The Mind-Training Slogans, Slogan #13
Each Friday, Acharya Judy Lief, teacher in the Shambhala tradition of Chogyam Trungpa Rinpoche, comments on one of Atisha’s 59 mind-training (Tib. lojong) slogans, which serve as the basis for a complete practice.
Atisha (980-1052 CE) was an Indian adept who brought to Tibet a systematized approach to bodhicitta (the desire to awaken for the sake of all sentient beings) and loving-kindness, through working with these slogans. Judy edited Chogyam Trungpa’s Training the Mind (Shambhala, 1993), which contains Trungpa Rinpoche’s commentaries on the lojong (“mind-training”) teachings.
Each entry includes a practice.
13. Be grateful to everyone.
This slogan is about gratitude. Gratitude does not seem to be that front and central nowadays. Instead of appreciating what we have, we keep focusing on what we do not have. We are filled with grudges and resentments and have strong opinions about what we deserve and what is our due. We may be taught to say “please” and “thank you,” but what have we been taught about appreciation?
In our commodified world, we see things as material for our consumption. We don’t ask, we just take. And in the blindness of our wealth and privilege, we don’t see how much we have to be grateful for. We take all that we have for granted and we live in a very ungrateful world.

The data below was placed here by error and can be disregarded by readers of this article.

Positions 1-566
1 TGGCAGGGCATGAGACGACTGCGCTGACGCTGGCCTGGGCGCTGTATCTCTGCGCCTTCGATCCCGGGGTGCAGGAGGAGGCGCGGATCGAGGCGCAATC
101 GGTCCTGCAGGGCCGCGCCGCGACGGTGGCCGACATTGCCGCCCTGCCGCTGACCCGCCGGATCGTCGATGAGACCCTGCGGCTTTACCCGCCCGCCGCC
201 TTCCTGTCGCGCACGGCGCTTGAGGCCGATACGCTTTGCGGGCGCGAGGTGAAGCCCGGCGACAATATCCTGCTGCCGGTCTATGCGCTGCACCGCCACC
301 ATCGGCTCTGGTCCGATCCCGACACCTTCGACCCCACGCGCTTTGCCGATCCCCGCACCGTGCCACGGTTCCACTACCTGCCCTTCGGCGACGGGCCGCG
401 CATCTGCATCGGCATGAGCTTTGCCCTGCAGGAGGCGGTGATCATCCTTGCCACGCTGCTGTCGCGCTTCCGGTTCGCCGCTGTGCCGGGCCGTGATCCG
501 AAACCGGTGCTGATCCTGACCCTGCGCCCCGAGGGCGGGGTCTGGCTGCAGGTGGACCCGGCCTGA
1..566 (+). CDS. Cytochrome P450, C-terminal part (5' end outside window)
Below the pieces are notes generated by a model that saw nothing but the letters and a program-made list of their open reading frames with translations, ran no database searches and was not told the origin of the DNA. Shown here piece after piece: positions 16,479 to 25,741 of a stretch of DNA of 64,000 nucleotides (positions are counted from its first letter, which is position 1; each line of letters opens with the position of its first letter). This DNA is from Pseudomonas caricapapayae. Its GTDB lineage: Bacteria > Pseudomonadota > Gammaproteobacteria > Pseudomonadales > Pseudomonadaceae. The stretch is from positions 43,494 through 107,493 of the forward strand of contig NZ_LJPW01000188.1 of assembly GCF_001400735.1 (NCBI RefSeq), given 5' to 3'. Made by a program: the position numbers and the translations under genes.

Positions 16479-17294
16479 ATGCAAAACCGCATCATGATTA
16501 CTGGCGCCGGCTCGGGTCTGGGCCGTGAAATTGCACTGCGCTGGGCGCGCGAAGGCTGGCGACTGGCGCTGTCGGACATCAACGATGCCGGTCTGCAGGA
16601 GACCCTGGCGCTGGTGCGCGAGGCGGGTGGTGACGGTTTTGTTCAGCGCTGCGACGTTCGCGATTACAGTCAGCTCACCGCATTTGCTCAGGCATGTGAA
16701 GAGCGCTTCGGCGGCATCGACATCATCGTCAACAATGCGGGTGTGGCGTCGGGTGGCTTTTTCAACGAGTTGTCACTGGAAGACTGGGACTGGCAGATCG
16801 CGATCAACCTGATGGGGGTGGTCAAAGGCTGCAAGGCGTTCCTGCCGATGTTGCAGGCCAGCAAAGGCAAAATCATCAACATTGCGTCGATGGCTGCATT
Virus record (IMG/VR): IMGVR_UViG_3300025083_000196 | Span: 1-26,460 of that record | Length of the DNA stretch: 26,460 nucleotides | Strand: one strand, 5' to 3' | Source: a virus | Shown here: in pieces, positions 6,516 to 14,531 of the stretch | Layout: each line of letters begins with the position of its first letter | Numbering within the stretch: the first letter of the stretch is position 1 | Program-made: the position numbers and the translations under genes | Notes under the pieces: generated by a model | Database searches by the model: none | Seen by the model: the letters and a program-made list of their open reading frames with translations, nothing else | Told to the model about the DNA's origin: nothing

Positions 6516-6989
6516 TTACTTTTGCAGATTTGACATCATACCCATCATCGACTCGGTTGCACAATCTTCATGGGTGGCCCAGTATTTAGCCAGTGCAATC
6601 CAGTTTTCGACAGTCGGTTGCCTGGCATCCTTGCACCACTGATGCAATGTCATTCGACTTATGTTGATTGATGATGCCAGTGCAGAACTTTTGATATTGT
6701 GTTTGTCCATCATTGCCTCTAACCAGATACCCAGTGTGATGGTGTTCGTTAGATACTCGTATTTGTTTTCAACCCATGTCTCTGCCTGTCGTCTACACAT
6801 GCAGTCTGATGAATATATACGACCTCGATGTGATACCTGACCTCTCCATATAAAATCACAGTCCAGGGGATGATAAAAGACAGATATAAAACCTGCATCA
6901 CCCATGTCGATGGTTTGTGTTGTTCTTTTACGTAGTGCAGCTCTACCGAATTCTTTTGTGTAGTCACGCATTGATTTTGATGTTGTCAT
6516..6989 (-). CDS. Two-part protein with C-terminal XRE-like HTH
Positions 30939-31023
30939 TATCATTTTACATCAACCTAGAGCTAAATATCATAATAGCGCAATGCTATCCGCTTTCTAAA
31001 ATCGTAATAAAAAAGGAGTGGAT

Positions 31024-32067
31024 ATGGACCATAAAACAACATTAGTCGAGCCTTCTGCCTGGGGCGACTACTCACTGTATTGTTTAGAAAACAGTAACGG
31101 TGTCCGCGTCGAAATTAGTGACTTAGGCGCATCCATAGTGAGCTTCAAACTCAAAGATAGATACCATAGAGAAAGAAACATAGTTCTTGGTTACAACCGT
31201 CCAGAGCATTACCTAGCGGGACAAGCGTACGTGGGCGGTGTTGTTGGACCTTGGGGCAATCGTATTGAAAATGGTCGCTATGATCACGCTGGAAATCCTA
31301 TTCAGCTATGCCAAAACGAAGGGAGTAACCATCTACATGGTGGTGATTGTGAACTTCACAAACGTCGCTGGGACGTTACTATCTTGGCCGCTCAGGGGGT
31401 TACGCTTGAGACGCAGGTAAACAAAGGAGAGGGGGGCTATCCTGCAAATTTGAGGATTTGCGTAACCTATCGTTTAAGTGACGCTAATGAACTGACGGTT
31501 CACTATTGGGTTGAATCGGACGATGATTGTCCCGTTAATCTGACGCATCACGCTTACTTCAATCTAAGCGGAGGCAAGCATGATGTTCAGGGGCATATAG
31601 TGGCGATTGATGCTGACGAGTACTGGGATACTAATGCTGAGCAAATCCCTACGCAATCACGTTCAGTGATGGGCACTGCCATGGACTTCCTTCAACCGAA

This slogan assumes that we at least have basic gratitude for the good things that befall us. It then challenges us to extend that feeling of gratitude to include not just gratitude for what is positive, but gratitude for the negative also. Personally, I think we need to work on our basic gratitude, first. Simply adding this dimension to the way we view things would be a great improvement.
Conventional gratitude is based on distinguishing what we like from what we do not, good fortune from bad fortune, success from failure, opportunities from obstacles. By practicing conventional gratitude, we may begin to better appreciate times of good fortune and opportunity. But what about all the obstacles, unpleasant people, and difficulties in our life?
According to this slogan, we should be especially grateful for having to deal with annoying people and difficult situations, because without them we would have nothing to work with. Without them, how could we practice patience, exertion, mindfulness, loving-kindness or compassion? It is by dealing with such challenges that we grow and develop. So we should be very grateful to have them.
To begin with, reflect on the things in your life for which you are grateful. Notice what happens when you acknowledge all that you have to be grateful for. Now reflect on something difficult, the kind of situation or person that would not inspire conventional gratitude. Can you extend your gratitude to include that as well? What happens when you do so?
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